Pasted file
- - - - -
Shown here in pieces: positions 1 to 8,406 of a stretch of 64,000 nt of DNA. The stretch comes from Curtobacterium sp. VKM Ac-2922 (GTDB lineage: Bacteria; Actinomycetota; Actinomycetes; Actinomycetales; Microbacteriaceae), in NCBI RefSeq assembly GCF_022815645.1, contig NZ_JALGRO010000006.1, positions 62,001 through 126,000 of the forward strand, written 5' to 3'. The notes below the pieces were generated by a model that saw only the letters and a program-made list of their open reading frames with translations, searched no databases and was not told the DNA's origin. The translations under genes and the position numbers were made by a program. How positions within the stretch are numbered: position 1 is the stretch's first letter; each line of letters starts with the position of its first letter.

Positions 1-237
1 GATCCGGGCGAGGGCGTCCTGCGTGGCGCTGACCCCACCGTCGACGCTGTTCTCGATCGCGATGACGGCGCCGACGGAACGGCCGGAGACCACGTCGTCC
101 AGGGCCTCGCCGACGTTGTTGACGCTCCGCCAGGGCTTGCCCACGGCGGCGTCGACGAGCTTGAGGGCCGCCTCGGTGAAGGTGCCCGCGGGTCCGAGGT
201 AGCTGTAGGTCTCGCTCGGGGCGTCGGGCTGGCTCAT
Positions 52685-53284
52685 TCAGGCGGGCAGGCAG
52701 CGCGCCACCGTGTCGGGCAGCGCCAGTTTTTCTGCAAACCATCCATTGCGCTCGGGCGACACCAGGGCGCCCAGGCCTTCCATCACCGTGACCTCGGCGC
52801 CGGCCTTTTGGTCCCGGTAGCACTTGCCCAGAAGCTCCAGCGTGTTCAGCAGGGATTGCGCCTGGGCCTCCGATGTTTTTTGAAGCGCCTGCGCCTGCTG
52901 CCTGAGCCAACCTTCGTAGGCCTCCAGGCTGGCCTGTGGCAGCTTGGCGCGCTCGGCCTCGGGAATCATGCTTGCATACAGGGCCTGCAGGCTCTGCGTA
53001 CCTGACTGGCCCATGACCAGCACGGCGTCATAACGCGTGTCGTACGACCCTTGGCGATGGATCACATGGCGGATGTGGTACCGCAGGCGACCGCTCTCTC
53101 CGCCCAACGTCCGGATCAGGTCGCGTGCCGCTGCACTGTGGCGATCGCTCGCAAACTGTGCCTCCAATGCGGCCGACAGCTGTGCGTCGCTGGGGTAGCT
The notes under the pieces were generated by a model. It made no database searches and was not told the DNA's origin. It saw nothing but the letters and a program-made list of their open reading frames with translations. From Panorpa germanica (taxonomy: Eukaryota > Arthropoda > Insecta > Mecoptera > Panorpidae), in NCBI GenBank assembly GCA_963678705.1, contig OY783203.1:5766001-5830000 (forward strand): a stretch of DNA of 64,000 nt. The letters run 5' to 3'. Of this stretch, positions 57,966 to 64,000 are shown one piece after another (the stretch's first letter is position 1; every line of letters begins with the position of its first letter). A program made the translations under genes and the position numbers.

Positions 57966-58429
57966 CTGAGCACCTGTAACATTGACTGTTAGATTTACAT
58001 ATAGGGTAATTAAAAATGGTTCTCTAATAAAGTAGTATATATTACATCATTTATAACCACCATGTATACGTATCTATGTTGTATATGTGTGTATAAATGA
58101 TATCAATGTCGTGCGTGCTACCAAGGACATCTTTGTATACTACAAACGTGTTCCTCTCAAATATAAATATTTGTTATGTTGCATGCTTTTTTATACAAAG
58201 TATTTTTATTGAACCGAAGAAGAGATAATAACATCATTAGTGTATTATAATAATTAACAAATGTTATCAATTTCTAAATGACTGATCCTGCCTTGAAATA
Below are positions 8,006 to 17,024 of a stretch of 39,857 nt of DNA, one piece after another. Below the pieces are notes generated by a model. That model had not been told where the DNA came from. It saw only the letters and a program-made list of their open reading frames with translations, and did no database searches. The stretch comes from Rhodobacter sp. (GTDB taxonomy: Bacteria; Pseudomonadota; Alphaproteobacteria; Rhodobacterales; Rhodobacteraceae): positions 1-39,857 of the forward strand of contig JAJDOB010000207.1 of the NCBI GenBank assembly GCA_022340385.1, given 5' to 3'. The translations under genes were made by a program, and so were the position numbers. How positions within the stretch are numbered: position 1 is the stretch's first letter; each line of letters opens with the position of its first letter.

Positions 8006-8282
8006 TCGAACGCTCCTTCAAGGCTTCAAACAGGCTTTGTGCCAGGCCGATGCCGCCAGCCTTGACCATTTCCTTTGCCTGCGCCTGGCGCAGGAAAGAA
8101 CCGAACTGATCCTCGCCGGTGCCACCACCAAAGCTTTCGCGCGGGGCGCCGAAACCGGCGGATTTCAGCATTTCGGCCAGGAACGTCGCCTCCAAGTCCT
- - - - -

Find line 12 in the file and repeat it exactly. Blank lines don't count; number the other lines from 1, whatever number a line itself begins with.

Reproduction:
53101 CGCCCAACGTCCGGATCAGGTCGCGTGCCGCTGCACTGTGGCGATCGCTCGCAAACTGTGCCTCCAATGCGGCCGACAGCTGTGCGTCGCTGGGGTAGCT